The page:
NEW YORK (TheStreet) -- For biotech companies and their investors, the scariest part of Hillary Clinton's multi-part plan to rein in the escalating cost of prescription drugs is a proposal to reduce the period of sales exclusivity for biotechnology drugs to seven years from 12.
If Clinton's proposal, announced Tuesday, is implemented, biotech companies would have less time to generate big profits from their expensive biologic and specialty drugs before other companies could enter the market with cheaper copies, known as biosimilars.
Clinton, seeking the Democratic nomination for president, also wants to force drugmakers to spend a set portion of their revenue on research and development, or risk losing federal grants or tax credits. Biotech companies already spend a generous portion of their revenue on R&D, so this proposal isn't likely to impact the sector all that much.
The R&D requirement could have a larger, negative effect on specialty pharma companies like Valeant Pharmaceuticals (VRX) , which eschew new drug development but grow instead through acquisitions and raising the prices of older drugs.
A smaller but similar company, Turing Pharma, run by a former hedge fund manager Martin Shkreli, was the target of intense criticism Monday because of a decision to buy an older infectious disease drug and raise its price from $13.50 a pill to $750 a pill.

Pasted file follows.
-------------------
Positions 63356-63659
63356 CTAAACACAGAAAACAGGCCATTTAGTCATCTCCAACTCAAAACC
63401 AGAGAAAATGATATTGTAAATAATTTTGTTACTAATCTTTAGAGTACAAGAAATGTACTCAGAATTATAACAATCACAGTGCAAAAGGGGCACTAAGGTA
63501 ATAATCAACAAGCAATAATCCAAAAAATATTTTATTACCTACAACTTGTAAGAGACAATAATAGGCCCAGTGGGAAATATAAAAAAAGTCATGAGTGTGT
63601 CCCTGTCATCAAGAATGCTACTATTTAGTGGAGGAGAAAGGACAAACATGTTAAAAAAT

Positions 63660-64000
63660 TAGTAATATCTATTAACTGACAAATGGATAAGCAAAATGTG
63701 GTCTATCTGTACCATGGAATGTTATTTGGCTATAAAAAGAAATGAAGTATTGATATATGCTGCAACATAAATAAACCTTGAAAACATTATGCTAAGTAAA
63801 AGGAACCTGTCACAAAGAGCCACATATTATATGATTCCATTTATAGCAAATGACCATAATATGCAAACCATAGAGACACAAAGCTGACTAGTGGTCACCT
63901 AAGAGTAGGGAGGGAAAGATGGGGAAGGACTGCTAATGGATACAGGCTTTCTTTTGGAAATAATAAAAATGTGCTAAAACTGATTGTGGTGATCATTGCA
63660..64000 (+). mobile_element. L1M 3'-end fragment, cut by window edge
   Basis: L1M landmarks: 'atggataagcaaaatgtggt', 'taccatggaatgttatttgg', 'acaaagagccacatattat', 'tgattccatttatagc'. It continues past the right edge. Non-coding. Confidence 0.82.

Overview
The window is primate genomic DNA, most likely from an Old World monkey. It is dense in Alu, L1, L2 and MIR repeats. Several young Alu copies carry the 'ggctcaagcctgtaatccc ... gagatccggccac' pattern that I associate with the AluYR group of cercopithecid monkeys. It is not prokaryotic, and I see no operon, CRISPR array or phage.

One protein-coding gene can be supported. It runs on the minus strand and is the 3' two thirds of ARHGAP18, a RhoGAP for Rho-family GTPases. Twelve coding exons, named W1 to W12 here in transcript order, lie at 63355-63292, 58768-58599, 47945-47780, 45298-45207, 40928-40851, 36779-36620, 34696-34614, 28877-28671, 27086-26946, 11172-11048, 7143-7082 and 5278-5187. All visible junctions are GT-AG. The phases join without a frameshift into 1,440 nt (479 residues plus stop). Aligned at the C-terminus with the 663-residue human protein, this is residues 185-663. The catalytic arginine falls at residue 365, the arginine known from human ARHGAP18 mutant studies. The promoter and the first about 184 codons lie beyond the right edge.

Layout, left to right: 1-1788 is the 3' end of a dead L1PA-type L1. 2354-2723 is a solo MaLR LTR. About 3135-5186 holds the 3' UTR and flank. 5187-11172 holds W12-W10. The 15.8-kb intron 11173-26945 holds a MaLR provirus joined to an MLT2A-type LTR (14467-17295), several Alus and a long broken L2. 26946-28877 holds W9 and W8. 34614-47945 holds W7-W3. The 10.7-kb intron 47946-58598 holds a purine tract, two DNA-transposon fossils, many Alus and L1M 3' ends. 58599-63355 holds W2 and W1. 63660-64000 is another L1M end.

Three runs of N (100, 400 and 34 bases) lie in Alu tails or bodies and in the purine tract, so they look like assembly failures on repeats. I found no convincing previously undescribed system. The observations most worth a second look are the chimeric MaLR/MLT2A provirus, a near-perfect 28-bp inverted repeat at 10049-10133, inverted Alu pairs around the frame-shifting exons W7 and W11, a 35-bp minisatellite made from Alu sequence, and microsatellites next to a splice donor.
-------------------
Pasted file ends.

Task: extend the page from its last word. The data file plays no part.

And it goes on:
A tweet from Clinton on Monday calling Turing's plan "outrageous" and promising to rein in high drug prices sent biotech and drug stocks into freefall. Both the iShares Nasdaq Biotechnology ETF (IBB) and the SPDR S&P Biotech ETF (XBI) closed Monday down 5%.
Now that the details of Clinton's drug-pricing plan are public, investors might view Monday's biotech stock freefall as an overreaction. There's little in Clinton's proposals that hasn't been floated before by her election-year rival Bernie Sanders or in previous attempts to legislate some control over prescription drug prices.
Clinton wants to grant Medicare the power to negotiate drug discounts just like private insurance companies can do already. But even this proposal has been pushed by Democrats for years but never implemented due to Republican opposition.
Circling back to Monday's brouhaha over Turing Pharma, its CEO Shkreli and the 5,000% price hike for the infectious disease drug Daraprim. A biotech CEO (he asked I not share his name) had this to say about Shkreli:
Please make the point that Turing is NOT representative of our industry. A CEO that maligns other CEOs, journalists and anyone who opposes him in our industry is a disappointment. What he is doing does not even come close to what our industry is about. He is not a genius, a leader or a visionary. It's disgusting to see what he is doing.
There's a desire to differentiate Shkreli and his business strategy at Turing from the biotech industry as a whole. The CEO quoted above believes the biotech industry works hard to develop drugs to improve the lives of patients (and at prices that can be justified). He doesn't want to be tarred with the same profiteering brush used to vilify Shkreli. I understand his desire to remain anonymous, but his argument would be stronger if he identified himself.